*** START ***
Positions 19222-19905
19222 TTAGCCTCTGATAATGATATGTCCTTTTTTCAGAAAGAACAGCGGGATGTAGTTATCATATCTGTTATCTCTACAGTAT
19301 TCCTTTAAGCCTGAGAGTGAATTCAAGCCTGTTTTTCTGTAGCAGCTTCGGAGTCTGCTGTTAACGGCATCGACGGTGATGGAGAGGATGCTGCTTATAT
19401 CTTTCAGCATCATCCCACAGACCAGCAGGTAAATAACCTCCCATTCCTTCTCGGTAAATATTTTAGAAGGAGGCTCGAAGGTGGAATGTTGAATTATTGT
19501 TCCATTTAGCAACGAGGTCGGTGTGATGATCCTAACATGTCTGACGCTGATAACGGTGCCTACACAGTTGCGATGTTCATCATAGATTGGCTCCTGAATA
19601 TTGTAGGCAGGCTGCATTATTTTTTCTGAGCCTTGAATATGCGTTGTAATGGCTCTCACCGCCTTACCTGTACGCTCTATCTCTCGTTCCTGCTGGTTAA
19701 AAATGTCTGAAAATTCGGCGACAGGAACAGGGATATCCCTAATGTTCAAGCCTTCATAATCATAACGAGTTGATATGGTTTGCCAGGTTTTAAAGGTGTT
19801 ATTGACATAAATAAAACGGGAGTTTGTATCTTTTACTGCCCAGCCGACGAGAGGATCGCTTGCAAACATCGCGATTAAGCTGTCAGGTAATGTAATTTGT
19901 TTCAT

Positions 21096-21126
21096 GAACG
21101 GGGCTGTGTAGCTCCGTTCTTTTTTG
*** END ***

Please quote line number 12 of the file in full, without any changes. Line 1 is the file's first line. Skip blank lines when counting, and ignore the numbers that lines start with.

21101 GGGCTGTGTAGCTCCGTTCTTTTTTG